Contemplating their next move, the group decides to go to Nancy's house (you know, the creepy-crawly Upside Down version of it), where she keeps guns in her room. Steve walks with Eddie, who is getting quite the crash course on the Upside Down, or as he calls it, "Hawkins, but with monsters and nasty shit." They share an absolutely precious moment where Eddie admits he has always been a little jealous of how much Dustin (Gaten Matarazzo) looks up to Steve. He says, "Kid worships you, dude. Like, you have no idea. It's kinda annoying, to be honest." Eddie tells Steve it was very metal what he did back there with the Demobats and admits that if it weren't for the ladies jumping in first, he never would have jumped into Lover's Lake to save Steve Harrington's ass. Nancy didn't waste a second, which was, according to Eddie, "as unambiguous a sign of true love as these cynical eyes have ever seen." (Do you hear that? It's the Jonathan/Nancy shippers again. Should someone go check on them?) They arrive at the Wheeler house, where, to Nancy's confusion, her guns are not where she left them. In fact, something is way off, even for the Upside Down. She flips through her diary where the last entry is from November 6, 1983, the day Will went missing, and the gate was opened. Nancy's guns aren't here because they don't exist yet: somehow, the Upside Down is stuck in the past.


We hate to leave you hanging on that note, but let's take a quick detour and check in on El, who is unfortunately regressing. (Our girl still can't even crush a can of Coke.) Dr. Brenner (Matthew Modine) has no other choice but to jump way ahead in the timeline and immerse El in one last memory: the massacre at Hawkins Lab. It is the morning after El's bullies attacked her in the Rainbow Room. El pretends to not remember who attacked her. Dr. Brenner tries to get a confession out of the kids, when Two, snickering with his friends, tells him that El probably fell because she's "clumsy" and "stupid." Not the brightest move on Two's part. Dr. Brenner calls him forward and puts a shock collar on him and reminds him in a horribly painful way that he is not immune to the rules. He crumbles to the floor in agony while the kids watch in horror.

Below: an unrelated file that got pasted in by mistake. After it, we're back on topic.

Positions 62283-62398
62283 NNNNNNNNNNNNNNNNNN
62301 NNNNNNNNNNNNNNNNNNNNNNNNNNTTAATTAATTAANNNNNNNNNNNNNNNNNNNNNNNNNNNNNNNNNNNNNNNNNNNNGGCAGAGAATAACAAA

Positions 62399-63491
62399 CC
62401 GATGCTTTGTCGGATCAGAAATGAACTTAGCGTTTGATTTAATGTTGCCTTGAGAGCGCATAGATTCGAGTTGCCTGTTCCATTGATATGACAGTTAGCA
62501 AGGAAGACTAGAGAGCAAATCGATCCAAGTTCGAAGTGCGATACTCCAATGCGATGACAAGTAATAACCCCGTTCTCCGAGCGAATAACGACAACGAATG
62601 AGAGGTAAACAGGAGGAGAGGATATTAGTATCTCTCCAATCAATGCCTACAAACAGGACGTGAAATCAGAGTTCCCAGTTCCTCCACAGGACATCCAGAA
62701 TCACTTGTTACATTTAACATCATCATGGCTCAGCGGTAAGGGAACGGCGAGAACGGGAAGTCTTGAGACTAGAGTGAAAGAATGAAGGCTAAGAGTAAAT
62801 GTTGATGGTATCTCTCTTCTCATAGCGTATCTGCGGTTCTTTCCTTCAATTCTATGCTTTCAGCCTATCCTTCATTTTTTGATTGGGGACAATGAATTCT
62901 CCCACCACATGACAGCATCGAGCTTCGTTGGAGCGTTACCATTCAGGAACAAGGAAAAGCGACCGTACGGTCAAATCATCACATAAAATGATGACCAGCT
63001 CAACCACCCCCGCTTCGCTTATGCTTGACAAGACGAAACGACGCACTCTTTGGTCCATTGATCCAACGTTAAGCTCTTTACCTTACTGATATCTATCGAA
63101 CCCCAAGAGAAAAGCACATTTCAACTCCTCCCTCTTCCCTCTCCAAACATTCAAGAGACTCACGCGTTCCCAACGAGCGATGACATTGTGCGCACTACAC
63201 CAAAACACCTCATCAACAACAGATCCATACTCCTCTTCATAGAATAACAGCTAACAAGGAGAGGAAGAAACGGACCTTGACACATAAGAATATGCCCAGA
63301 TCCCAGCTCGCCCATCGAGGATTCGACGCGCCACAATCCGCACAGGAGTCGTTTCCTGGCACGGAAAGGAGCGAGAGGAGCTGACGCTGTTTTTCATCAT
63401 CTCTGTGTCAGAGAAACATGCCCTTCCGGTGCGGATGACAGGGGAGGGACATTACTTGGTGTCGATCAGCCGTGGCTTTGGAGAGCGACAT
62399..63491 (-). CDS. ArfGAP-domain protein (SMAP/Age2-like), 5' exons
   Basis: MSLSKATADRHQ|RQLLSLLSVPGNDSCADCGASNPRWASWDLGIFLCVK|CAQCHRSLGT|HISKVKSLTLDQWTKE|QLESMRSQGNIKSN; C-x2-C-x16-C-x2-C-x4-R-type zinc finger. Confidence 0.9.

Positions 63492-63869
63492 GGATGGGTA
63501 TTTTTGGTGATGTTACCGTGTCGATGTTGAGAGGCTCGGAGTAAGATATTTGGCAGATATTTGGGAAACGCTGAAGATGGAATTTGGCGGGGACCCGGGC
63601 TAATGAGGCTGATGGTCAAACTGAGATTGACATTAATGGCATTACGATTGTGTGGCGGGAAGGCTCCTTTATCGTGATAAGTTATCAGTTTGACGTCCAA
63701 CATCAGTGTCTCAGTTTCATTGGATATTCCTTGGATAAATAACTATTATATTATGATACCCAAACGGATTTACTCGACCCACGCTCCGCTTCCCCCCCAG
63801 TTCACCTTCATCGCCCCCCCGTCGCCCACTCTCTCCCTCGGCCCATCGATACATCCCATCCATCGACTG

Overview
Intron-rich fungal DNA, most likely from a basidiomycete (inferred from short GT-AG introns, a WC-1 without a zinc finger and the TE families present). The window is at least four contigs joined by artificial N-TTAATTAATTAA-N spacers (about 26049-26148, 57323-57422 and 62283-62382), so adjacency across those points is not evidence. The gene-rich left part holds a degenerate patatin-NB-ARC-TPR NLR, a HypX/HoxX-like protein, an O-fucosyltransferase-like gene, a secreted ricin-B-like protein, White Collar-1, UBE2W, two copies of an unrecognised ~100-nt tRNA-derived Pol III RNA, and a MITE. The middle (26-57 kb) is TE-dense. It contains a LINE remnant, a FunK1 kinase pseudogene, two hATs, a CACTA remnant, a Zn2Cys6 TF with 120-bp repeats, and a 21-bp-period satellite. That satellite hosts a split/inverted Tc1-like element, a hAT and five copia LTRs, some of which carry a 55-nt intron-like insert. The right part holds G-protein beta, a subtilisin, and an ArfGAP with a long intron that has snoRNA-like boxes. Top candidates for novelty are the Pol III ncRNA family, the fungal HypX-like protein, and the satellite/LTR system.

The Bates Situation. Back at Downton, we see a long tracking shot of Bates striding away from Downton while that ominous tinkly music plays in the background. Just in case you were operating under any sort of delusion that he was off for a spot of shopping instead of something horrible.


Meanwhile, over at Blood Money Mansion, while Valentine silently plays with an abacus (LOL), Malfoy tries to think of a way to expose the duel and hopefully get Ross hanged or something. He runs and snitches to the Attorney General, but the AG's response is basically, Get a life, loser.


Taub explains to the patient that he will catheterize his heart to test it electrically. Taub talks about how being different is hard before he realizes how stupid he sounds. He tells the patient it is okay to admit he's using drugs, so they can help him. The patient admits taking drugs, but Taub realizes he's lying. Taub plans to cancel the EP study. Suddenly, the patient starts coughing and can't breathe. 041b061a72